I like podcasts. I try to make them part of my daily routine. There’s a couple of reasons for doing this, and the most important one is that they enable me to lose focus on difficulties of tasks and get on with the job with a less-than-superfine attention to detail.
This would seem like a bad thing but it’s keyed in with my health. Over the past two years I’ve lost over 30kg. That’s a fair chunk of chunk. And though I’m still probably about 20kg heavier than I can really ever remember being – that’d be first year university at about 70kg while I was using herbal diet pills because of a misguided belief I resembled a barrage balloon – I suppose I’m at a pretty good weight at present. Or, rather, I feel healthier, happier, and my clothes keep getting larger, necessitating *new* clothes. Which at least bucks the trend that’s predominated for a couple of decades.
The reason podcasts are important is that they’re something that can’t be measured in the same way as albums are. I was a member of a gym for a long time, and eventually left because I was unsatisfied with their financial practices. But largely I left because I didn’t find it did anything. I’d do a lot of cardio and some weights, and I’d use music to get me through it. When I was playing taiko it was a lot of different recordings of standards – Chichibu Yataibayashi, largely – so I could try to get a better handle on the piece as well as get through the exercise.
And it didn’t work. I would still be looking at the clock, wondering how long it would take.
I left the gym and began walking. I used music to pass the time that way, also. One and a half times through Roxy Music’s For Your Pleasure would be enough walking to fill a lunchtime, so surely that would be fine? I mean, I love the album, so it should help, right?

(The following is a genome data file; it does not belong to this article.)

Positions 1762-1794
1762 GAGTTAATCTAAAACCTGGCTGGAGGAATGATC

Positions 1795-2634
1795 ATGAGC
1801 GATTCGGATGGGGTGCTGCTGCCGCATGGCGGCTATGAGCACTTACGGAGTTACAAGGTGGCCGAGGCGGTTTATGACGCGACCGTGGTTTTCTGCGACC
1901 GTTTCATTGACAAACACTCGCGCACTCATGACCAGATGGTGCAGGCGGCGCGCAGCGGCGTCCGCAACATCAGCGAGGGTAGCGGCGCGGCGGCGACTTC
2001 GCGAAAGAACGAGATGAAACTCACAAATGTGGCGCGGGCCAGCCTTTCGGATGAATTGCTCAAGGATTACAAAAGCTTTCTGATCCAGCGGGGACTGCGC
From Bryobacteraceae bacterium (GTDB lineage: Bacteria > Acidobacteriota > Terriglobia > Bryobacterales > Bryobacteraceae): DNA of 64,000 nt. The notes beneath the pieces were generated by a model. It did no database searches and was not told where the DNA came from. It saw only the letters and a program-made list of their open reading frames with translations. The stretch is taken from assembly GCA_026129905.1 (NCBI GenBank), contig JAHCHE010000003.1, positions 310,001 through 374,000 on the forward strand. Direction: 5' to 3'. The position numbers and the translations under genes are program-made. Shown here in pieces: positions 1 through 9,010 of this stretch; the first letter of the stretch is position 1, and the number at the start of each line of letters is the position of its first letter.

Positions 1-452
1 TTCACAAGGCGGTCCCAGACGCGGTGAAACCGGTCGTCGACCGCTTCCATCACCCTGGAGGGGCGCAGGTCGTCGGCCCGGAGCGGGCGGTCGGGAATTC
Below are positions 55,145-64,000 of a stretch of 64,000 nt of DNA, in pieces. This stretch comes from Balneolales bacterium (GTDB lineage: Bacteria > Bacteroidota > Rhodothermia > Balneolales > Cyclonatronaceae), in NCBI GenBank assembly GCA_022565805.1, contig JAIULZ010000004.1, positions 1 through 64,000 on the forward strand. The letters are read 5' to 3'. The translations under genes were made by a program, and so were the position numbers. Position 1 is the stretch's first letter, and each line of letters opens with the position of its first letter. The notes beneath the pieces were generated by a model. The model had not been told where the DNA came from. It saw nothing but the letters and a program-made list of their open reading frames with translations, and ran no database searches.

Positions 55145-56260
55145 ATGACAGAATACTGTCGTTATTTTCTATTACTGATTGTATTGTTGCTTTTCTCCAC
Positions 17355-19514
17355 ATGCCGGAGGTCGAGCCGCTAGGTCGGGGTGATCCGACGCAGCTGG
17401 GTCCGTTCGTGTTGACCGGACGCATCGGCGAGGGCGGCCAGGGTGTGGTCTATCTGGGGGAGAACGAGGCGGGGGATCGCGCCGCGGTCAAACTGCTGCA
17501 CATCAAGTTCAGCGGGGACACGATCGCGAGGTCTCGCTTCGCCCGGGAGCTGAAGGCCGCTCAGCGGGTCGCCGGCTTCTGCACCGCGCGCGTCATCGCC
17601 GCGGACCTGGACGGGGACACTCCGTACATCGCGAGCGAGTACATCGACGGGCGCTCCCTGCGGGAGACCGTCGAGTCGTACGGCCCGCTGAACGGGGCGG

I switched to podcasts because I was sick of beginning to dislike music I really enjoyed. Podcasts have kept me focussed because they’re lectures, talks, opinions. My brain can’t say to me that oh, here’s the middle eight and then there’s a solo then there’s another chorus and then we’re finished but you’ve only walked for three minutes. I am actively engaged in hearing what’s being said – well, if the podcast is any good – and it takes me out of my surrounds a little. When I’m walking I become a passenger in my head, listening to what’s being talked about, and I don’t notice the length of time it’s been taking, or that my shoes may pinch just so, or any of the other things the brain will throw up in order to stop you doing something you know you really should but aren’t quite on board with.
(For reference – I still find walking a drag sometimes, but I am now at the point where it’s just something I do. Every day. If I miss it, I actually feel bad – the joys of habituation, I suspect.)
There were two podcasts I relied upon at first, largely because they had a pretty extensive episode list between them, and because they were on subjects I was interested in, namely the History of Philosophy and the History of Rome. Both were things I felt I knew not a whole lot about, even though I’d studied them both at university, albeit briefly.
The History of Philosophy was my first choice because I soon took to the slightly dorky humour inside it – giraffes, non-existent sisters and Buster Keaton all worked their way into examples which illuminated particular methods of thought. It was opposite to how I’d spent my brief time as a Philosophy student at USyd, listening to what could only be described as painfully slow lectures from John Grumley, who undoubtedly knew his stuff (and also probably wasn’t thrilled to be lecturing first year students who probably had no clue whether they wanted to be philosophers or not, particularly the ones who viewed Jeff Buckley as the deepest poet of our age) but couldn’t make it interesting. It was like drawing teeth, and though the subject matter is the same, I found the podcast a better way to absorb the information.
Ditto Rome. I’m at the point now where I’m combing other podcasts in order to discover what happened in other areas, such as Byzantium. I’m looking into revolutions, Prague, esoterica and occult teaching, as well as a sizeable helping of radio stories, creepy tales, defenders of the unjustly maligned cultural artefact and of course, confessions. I have playlists, choices, fine-grained control.
It’s a lot of effort to defocus. But it seems to be working.